Silver Skin by Joan Lennon
|Silver Skin by Joan Lennon|
|Reviewer: Jill Murphy|
|Summary: Refreshingly original story about a boy from the future who finds himself stuck in Neolithic Skara Brae after a failed attempt at time travelling. Fascinating, absorbing and exciting to read. Recommended.|
|Buy? Yes||Borrow? Yes|
|Pages: 208||Date: June 2015|
|External links: Author's website|
Rab lives in the distant future, in a world where space is at a premium due to population pressures and in which status is expressed by how much room you have to live in. People's lives are guided and supported by their Coms, AIs which teach, medicate, navigate and all sorts else besides. When Rab's mother buys him a silver skin - time travel technology - Rab is overjoyed. The fieldwork he'll be able to do with it will allow him to produce work that will set him up for life. He decides to investigate the 19th century discovery of the Neolithic village of Skara Brae - because his tower block of the future is built on that very site.
But something goes wrong and Rab is ejected from his status as time travelling observer right into life in Stone Age Skara Brae.
Cait is the apprentice to Skara Brae's wise woman. She is the one who is there when the mysterious creature wearing a silver skin emerges from the sea and promptly bursts into flames. She is the one who nurses him back to health. Voy, the wise woman, believes Rab is a selkie - a supernatural creature, part seal, part human - and that he holds the key to saving Skara Brae, under threat from climate change with its failing sunshine and vicious storms.
Will Rab make it back to his own time? Will Skara Brae survive?
Hooray! I've been thirsting for something a little bit different and I found it in Silver Skin. This story mixes sci-fi and historical fiction to spectacular effect. How would a person from a highly technological future cope in the Neolithic world? Could the vast differences in experience, culture and understanding ever be transcended? Could worthwhile relationships be made? Lennon explores these questions in typically lyrical form. I love the way she describes both landscapes and people and the emotions they feel. Both Rab and Cait are utterly credible characters and it's both fascinating and moving to watch them inch towards a friendship despite the vast gulf between them.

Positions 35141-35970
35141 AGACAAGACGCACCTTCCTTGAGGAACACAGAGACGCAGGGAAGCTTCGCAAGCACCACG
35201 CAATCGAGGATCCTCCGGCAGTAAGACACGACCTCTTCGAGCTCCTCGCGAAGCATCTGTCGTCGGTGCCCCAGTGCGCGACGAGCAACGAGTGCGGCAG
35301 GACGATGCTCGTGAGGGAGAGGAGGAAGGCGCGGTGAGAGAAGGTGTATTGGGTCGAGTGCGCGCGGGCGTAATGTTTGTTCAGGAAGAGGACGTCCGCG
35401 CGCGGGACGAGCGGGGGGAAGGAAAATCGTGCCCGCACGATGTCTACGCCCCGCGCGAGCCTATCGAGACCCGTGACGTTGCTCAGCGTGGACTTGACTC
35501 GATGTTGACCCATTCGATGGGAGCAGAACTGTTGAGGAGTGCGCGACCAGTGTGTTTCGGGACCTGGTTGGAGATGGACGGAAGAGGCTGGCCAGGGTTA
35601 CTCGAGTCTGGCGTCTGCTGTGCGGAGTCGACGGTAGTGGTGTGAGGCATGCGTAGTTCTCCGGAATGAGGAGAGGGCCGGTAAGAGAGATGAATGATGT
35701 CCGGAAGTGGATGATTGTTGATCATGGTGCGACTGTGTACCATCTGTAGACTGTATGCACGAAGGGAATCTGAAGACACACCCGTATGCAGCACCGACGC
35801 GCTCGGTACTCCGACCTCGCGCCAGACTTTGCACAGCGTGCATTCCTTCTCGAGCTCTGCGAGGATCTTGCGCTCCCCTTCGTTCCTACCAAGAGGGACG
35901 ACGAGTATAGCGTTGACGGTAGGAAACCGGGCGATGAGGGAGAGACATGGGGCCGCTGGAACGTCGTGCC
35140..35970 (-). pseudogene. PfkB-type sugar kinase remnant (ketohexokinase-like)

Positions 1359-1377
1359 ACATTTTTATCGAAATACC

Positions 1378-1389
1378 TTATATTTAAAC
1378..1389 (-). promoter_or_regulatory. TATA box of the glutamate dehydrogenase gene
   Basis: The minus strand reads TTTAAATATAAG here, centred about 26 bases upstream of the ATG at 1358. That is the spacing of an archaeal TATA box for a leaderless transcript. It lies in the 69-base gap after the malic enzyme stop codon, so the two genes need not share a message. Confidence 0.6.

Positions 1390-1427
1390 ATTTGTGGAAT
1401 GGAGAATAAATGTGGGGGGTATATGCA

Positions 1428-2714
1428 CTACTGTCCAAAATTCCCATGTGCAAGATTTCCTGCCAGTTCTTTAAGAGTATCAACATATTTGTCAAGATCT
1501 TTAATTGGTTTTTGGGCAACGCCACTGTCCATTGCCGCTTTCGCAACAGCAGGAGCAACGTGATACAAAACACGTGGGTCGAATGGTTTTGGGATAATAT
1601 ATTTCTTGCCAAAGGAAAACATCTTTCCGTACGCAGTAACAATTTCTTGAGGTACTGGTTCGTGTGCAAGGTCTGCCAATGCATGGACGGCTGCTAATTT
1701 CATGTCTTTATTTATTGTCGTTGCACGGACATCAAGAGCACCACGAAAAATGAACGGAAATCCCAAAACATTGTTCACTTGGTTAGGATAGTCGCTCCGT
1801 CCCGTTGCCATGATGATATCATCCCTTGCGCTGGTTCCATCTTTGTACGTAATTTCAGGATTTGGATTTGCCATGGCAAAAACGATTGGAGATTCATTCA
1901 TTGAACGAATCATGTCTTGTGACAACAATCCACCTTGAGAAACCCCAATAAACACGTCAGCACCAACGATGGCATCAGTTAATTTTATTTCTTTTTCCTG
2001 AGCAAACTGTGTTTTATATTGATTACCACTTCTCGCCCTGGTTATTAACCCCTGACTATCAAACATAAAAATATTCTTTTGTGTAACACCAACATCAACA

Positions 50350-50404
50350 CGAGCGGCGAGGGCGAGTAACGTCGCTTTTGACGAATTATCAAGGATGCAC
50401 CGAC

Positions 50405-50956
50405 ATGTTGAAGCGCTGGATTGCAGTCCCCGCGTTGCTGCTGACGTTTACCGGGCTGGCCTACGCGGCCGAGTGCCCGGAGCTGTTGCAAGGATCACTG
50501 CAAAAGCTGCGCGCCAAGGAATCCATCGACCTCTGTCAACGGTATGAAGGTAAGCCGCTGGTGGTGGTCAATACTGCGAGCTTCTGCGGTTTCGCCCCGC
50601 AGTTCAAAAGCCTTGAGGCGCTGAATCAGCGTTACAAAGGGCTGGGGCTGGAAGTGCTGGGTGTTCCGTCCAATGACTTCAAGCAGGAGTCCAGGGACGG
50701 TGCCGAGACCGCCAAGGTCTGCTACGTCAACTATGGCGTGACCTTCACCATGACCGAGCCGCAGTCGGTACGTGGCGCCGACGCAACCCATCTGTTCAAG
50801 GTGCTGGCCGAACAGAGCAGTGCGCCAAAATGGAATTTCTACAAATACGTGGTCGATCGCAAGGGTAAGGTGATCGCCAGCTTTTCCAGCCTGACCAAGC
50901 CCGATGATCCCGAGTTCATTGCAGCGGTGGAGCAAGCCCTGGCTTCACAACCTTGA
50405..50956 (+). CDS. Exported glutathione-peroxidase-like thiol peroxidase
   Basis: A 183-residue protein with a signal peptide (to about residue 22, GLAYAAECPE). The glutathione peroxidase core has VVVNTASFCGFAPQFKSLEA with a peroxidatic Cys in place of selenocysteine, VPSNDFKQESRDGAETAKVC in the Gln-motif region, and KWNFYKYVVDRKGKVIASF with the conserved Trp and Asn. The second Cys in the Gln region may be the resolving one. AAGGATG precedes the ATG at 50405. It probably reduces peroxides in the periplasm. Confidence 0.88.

The picture of a technological future in which artificial intelligences support and guide human beings, in which races have blended and in which space is the premium currency, is a picture I can believe in. But I think the picture of Neolithic society has the bigger emotional pull. The remains of Skara Brae form Europe's most complete uncovered Neolithic settlement. What was life like there? How did its people see themselves? How did they survive? Lennon presents an entrancing picture of a hard life but one rich with meaning. The story is set in the weeks leading up to the end of its occupation. What happened? Did Skara Brae's people abandon it? Was there an extreme weather event? We don't know for sure, but Lennon gives us a credible interpretation.
It's original. It's interesting. It's imaginative. It's beautifully written. The plot is compelling. And it mixes science and the supernatural to great effect. I really liked Silver Skin. Can you tell?!
You might also enjoy Song Hunter by Sally Prue, a wonderful story stretching back into prehistory and looking at one of the encounters between Neanderthals and Homo sapiens that we now know took place.
You can read more book reviews or buy Silver Skin by Joan Lennon at Amazon.com.
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